No, Portland Trails is a 501(c)(3) nonprofit organization and is not part of the City of Portland or the Portland Parks, Recreation, and Facilities Department. We work collaboratively with the City on trail projects each year, but we are a separate organization.
Where can I access a trail map?
You can access our free digital trail map here. If you would like to purchase a paper map, you can stop by our office (305 Commercial Street, Portland). If you become a Portland Trails member, you’ll receive a trail map for free!
What can I do to keep myself safe on the trails?
Here’s a list of things to keep in mind when you’re walking or biking on a trail:
- - Be aware of your surroundings.
- - Don’t use earbuds.
- - Tell someone where you’re going.
- - Bring your phone.
- - Look up trail information ahead of time and refer to Portland Trails’ digital map if you need help with directions.
- - Bring water.
- - Check the weather before you go and dress for the conditions.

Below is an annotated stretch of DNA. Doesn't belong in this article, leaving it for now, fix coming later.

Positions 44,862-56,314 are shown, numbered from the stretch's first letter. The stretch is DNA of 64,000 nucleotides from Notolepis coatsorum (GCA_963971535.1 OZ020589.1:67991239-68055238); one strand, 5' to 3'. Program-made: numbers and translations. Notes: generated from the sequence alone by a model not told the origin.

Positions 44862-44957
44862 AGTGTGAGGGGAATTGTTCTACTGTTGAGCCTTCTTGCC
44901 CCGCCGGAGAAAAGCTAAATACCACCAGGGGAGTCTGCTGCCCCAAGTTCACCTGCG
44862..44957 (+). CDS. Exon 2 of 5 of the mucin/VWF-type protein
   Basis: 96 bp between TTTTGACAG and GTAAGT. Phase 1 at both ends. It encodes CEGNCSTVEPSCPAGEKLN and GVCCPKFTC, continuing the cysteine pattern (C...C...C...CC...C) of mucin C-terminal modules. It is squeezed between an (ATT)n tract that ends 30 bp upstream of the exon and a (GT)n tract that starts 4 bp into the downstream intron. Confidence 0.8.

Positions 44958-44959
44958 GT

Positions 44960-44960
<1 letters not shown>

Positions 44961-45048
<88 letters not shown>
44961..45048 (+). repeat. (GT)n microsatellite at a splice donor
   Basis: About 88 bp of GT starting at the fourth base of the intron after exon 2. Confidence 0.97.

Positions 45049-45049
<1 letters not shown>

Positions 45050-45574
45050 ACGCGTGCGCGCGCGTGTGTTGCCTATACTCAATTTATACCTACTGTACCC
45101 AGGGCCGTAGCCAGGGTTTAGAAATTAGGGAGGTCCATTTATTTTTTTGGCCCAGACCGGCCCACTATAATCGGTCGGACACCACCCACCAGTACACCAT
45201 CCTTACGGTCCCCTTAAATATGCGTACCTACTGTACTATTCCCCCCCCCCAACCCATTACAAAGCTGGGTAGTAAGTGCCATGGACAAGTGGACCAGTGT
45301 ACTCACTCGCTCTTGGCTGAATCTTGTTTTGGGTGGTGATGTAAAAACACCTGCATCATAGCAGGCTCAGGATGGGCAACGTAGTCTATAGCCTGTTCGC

- - In warmer months, wear bug spray to repel ticks.
- - If you’re nervous about exploring a new trail alone, bring a friend or family member!
Which trails are dog-friendly?
Dogs are allowed on all Portland Trails and in all city parks. However, please do not bring your dog on a school trail during school hours. Dogs are never allowed on any playfields, school yards, playgrounds, or cemeteries.
What are the rules about leashing my dog?
Leashing is required on the following city-owned trails and parks:
- - Baxter Pines
- - Baxter Woods (required at certain times of the day and certain months of the year)
- - Bayside Park
- - Deering Oaks
- - Dougherty Field
- - Eastern Promenade
- - Evergreen Cemetery (dogs allowed on roads and trails only, not on gravesites)
- - Longfellow Park
- - Quaker Park
- - Stroudwater Park
- - Western Promenade
You can see full information about the City’s leashing policies here. When you’re on any other trails in the Portland Trails network, you must either keep your dog 100% under your voice control OR leash them. This keeps other trail users safe and comfortable. See full list of guidelines at the top of this page.